resourcesABOUT MT AUTHOR GUIDELINES CLASSIFIEDS EDITORIAL CALENDAR MEDIA GUIDE MASSAGE MART SCHOOLS & EDUCATION FEEDBACK
The Concussion-Subluxation Complex
In the Aug. 1, 2014 issue of Dynamic Chiropractic, I reviewed some of the literature demonstrating the role of the chiropractic adjustment in post-concussive care.
Born to Energize the Human Spirit: Recollections of Sig Miller
Sig Miller, longtime executive director of the Association of New Jersey Chiropractors (ANJC), passed away on Sept. 17 after a long battle with cancer.
Pro-Con: Swaddling for Newborns
The practice of swaddling has been used for thousands of years and was popular until the 1700s, when it was slowly abandoned by many cultures that considered it old-fashioned or barbaric.
Too Many to Remember: Tips to Revive Your Ortho / Neuro Test Skills
When I was at Palmer in the mid-1980s, we were given a set of notes in one of our diagnostic courses. The notes covered approximately 70 orthopedic and neurological tests for various regions of the body.
Footsteps of the Sages: An Apprenticeship with Dr. Kezhan Zhang
When I met Dr. Kezhen Zhang in May 2013, I was his translator and the integrity, creativity, and passion he demonstrated as a practitioner and advocate of the medicine convinced me to travel to Beijing to study with him.
Making Sense of an Increasingly Obvious Conclusion
Where's U.S. health care heading? Like it or not, the list of telltale signs is growing to a point that stands out to even the most myopic observer. Consider this list of facts as you look into the future of health care in the United States:
Designing a Fitness Plan (Part 1)
It doesn't matter if you come to my practice for pain relief, weight loss, healthy aging or something else. The formula I talk about for each patient's fitness strategy is pretty much the same.
One Size Does Not Fit All: Exercise and Nutrition According to Your Yin/Yang Body Type
There are countless new exercise and nutrition plans out there, emphasizing the latest ground-breaking research and claiming to revolutionize the way we view health.
F4CP Making a High-Impact Impression
The Foundation for Chiropractic Progress has released details of its 2016 strategy, certain elements of which are already in play. The strategy includes ads, posters and other resources available to all F4CP members.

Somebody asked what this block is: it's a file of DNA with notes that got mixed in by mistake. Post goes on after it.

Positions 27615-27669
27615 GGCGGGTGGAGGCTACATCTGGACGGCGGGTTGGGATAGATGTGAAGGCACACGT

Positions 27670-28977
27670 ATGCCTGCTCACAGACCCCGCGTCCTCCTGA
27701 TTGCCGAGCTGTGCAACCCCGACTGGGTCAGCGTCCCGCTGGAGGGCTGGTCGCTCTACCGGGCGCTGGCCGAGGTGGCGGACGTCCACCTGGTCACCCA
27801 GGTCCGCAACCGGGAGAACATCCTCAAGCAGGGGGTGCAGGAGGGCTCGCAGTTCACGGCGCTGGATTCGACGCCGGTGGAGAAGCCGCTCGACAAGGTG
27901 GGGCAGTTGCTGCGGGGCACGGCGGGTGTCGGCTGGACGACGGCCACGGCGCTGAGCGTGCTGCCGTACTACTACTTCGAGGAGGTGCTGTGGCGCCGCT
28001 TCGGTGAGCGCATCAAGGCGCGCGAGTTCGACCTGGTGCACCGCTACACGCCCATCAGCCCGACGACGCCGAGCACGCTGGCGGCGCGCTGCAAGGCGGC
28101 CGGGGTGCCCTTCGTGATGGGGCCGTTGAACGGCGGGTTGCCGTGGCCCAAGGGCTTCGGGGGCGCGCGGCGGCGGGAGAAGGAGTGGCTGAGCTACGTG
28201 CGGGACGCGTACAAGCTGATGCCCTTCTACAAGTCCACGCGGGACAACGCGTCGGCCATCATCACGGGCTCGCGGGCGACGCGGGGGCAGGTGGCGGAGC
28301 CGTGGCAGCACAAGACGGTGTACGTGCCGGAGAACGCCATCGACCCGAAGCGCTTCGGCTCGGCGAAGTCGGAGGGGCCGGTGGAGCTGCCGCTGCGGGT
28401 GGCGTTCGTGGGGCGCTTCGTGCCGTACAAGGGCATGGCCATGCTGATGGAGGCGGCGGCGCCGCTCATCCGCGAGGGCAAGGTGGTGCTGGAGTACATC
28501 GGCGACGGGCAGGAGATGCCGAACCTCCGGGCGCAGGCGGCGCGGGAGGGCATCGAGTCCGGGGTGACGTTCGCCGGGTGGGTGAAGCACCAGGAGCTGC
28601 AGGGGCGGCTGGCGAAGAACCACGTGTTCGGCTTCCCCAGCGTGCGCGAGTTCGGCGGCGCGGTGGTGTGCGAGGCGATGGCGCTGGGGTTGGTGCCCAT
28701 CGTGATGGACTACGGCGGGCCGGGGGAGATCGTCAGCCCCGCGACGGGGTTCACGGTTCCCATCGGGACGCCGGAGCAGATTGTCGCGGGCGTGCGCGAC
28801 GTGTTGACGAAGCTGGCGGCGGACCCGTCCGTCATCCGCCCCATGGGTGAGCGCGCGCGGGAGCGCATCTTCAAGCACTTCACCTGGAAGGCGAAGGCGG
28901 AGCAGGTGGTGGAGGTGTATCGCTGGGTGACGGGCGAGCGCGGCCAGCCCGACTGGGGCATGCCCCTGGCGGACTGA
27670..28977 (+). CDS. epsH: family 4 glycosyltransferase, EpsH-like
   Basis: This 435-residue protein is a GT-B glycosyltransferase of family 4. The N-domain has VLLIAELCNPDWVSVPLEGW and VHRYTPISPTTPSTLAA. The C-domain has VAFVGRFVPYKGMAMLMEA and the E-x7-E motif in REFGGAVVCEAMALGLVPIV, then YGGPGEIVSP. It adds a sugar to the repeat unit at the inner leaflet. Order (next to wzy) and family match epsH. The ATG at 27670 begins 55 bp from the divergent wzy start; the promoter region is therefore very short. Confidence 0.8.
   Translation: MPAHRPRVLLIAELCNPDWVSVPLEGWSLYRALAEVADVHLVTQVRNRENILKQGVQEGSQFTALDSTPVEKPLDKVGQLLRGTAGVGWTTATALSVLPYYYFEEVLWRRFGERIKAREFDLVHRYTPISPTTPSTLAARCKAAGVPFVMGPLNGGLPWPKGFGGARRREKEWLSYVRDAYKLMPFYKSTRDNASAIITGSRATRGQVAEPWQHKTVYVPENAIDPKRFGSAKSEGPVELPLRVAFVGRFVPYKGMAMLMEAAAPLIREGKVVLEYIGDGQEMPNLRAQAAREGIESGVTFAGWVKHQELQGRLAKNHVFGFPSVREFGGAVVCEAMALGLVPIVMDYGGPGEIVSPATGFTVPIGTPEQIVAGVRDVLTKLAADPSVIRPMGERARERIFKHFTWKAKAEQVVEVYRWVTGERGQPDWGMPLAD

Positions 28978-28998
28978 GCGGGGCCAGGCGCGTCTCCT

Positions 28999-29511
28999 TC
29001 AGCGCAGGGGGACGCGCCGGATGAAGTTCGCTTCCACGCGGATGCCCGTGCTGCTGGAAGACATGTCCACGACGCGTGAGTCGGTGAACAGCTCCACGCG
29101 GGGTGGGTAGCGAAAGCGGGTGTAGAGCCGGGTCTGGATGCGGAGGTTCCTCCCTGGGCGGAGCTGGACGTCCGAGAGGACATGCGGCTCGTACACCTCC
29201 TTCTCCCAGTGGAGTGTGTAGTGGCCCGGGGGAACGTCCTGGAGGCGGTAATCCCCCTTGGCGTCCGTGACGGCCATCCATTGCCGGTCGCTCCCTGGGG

Your Billing Questions Answered
I hear a lot of the following questions: I am afraid I may doing something illegal. I have heard I cannot have different fees for the same service.
Targeting the Bad Apples in the Bunch
While everyone was focused on the conversion to ICD-10, the Office of Inspector General for Health and Human Services released a new report on chiropractic titled "CMS Should Use Targeted Tactics to Curb Questionable and Inappropriate Payments for Chiropractic Services."
North Carolina Acupuncture Board Files Dry Needling Lawsuit
In early September, the NCALB filed a complaint against the North Carolina Board of Physical Therapy Examiners over the issue of dry needling, a form of acupuncture that uses solid needles to puncture the skin and muscle tissue to relieve pain.
Acupuncture Rising: From Acupuncture Anesthesia to Assisted-IVF, Part 2
Acupuncture's cultural and historical roots go back to the emergence of Chinese civilization. For more than 2,000 years, acupuncture needling has been continuously practiced on the largest population in the world.
Tailor-Made Knee Pain: The Sartorius Muscle
A patient was referred to my office after receiving treatment from various providers with no results. The patient was training for the Olympics as a marathon runner and was unable to run or walk without severe medial knee pain.
It's Time to Review
It is amazing to see the changes that are occurring in the acupuncture profession. Let's look at some of the news and events that have contributed to this growth and awareness.
Chinese Herbs and Pulmonary Fibrosis: A Case Study
"Mary M."* recently celebrated her 90th birthday. Even the former sheriff dropped by to kiss the hand of this diminutive retired teacher, to honor the years she interpreted for him during interviews with Latinas and Latinos.
Dietary Fat and Prostate Cancer: An Important Update
K.M. Di Sebastiano and M. Mourtzakis published a review paper examining the role of dietary fat on prostate cancer development and progression late last year that does a stellar job of summarizing the available data on fat and prostate cancer.
Diagnose Sprain Injuries in MVA Cases With Dynamic X-Rays (Pt. 1)
Am I the only person to notice hospitals are doing a seemingly insufficient job lately in their initial radiological workup of motor vehicle accident (MVA) victims?